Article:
Imagine the African fashion industry being able to combine and merge all these materials together. The elimination of any cross-border tariffs or transaction costs means that those women, men and young freelancers in the fashion industry will have access to unlimited resource from across the continent. And Africans will be able to produce more products that display a dynamic, trendy and ever-evolving Pan-African identity.
Of course it will not only be the fashion industry that reaps the benefit of this cross-continental trade. Benedict Okey Oramah discussed how as trading commences under the AfCFTA, Africa will welcome the incredible opportunities this gives all African businesses. An analogy he used went like this: Maybe Nigerians will start buying processed rubber from Ivory Coast, and the Congolese will start buying pharmaceuticals from Egypt and South Africa rather than elsewhere... we will open a new world, where African businesses will conduct trading seamlessly. This will be done through the successful use of the “African trade gateway”.
How will African businesses seamlessly communicate?
The African Trade Gateway
There will be a digitalised platform which is referred to as the 'African Trade Gateway' - a hyper networking app built to criss-cross the entire continent, enabling a unified credit referencing system. This will allow every SME, start-up, social enterprise, NGO and Freelancer to register themselves. The purpose of this app will be to digitalise the importing and exporting transactions under AfCFTA. Every business that registers to the trade gateway, will be generated an AfCFTA number to identify themselves with. This is described as "a single pan-African, trusted business identity".
The African Union efficiently points out that African trade cannot return to the state it was in before, referring to being bogged down by paper work, inefficiencies, weak market intelligence and "infrastructure bottlenecks" - I had never heard this last phrase before, so I had to look into what was meant by this; it is essentially what is caused by workloads forming too heavily, before the production process can accommodate that quantity of workload. Now, with the African Trade Gateway, "no one shall be left behind". Benedict Oramah described this as being "committed to using digital technology to knock down the borders, and unleash the power of inter-regional trade".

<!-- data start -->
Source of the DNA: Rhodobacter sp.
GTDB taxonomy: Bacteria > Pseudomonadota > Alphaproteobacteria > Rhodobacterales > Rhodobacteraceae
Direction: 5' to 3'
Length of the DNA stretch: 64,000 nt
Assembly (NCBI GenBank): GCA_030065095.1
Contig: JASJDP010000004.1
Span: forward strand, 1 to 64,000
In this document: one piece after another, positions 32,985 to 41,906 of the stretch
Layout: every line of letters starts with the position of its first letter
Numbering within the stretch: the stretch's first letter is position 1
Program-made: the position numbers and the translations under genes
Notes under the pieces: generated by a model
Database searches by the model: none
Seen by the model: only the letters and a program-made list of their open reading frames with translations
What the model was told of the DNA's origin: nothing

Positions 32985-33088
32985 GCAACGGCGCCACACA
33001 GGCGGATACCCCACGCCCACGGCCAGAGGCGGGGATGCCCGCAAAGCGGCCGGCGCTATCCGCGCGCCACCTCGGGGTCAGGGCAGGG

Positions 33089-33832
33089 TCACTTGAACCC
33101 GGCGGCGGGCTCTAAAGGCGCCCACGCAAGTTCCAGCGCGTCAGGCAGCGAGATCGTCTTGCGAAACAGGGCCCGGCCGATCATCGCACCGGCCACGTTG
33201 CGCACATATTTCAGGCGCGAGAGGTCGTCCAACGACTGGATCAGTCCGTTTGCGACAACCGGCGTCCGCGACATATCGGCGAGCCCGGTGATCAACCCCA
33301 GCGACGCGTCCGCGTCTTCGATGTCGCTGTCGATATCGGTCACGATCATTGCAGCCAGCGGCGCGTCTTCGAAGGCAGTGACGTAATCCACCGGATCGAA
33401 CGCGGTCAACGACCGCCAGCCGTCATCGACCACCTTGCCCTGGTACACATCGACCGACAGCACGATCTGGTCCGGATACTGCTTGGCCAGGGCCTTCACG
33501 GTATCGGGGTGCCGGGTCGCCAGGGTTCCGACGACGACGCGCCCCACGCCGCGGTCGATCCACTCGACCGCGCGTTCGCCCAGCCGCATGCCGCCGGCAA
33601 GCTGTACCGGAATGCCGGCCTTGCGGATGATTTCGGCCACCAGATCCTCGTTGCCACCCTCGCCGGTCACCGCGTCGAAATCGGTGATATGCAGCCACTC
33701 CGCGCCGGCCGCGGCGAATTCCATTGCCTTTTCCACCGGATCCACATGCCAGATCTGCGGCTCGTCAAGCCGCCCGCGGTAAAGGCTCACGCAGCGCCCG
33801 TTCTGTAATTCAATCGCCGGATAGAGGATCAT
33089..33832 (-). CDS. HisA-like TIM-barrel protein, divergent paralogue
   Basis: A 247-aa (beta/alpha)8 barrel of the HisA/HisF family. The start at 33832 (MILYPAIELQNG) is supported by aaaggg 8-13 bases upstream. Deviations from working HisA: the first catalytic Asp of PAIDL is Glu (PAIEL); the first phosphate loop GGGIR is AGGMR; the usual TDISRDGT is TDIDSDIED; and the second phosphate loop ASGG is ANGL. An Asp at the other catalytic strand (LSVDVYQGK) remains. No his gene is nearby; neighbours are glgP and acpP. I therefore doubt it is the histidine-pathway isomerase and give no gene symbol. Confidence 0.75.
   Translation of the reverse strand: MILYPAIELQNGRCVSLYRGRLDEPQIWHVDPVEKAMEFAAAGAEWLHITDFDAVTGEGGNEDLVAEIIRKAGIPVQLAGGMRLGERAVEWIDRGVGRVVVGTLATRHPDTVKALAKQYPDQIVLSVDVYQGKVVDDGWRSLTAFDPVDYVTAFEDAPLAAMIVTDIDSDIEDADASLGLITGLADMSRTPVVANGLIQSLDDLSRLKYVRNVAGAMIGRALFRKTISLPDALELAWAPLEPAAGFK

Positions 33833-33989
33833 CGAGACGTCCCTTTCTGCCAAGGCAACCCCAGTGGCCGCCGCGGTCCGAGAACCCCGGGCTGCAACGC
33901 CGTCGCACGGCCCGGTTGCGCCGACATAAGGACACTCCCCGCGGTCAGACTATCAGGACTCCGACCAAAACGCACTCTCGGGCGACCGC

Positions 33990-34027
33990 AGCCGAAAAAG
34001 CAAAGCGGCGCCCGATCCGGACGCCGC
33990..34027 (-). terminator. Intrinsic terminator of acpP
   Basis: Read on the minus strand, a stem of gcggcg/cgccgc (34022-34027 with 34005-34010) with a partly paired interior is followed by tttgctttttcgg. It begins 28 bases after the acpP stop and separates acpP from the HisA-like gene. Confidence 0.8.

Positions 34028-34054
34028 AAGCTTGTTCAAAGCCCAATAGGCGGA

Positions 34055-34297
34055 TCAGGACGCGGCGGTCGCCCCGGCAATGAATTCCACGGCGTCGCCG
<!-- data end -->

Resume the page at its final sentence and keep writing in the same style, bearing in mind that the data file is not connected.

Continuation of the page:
Benedict O. Oramah, who assumed the position of President of the African Export – Import Bank in 2015, summarised the key functions of this digital element. The gateway will allow African businesses to:
Conduct due diligence on potential business partners seamlessly
Receive and make payment for trade processes in national currencies
Identify new potential trade partners
Identify new markets and investment opportunities
Build more supply chains and business relationships
Access specific trade and investment regulations
Establish themselves as a business entity
Use abundant raw materials to create more jobs
The UN has also pledged its full support of the AfCFTA. Amino Muhammad, the fifth Deputy Secretary-General of the United Nations, spoke on the free trade area agreement and said that the area opens an enormous facility for a more resilient Africa. She believes that the AfCFTA has transformational potential for Africa and it is projected to boost inter-Africa trade by 25-30%, which is equivalent to around $36bn to $43 billion. Amino pledges that
"the United Nations family will continue to work closely with the African Union commission and the member states, to support the private sector as we strive to reap the full potential of this pioneering initiative".
More to unpack as this develops. Let me know your thoughts on this by leaving a comment!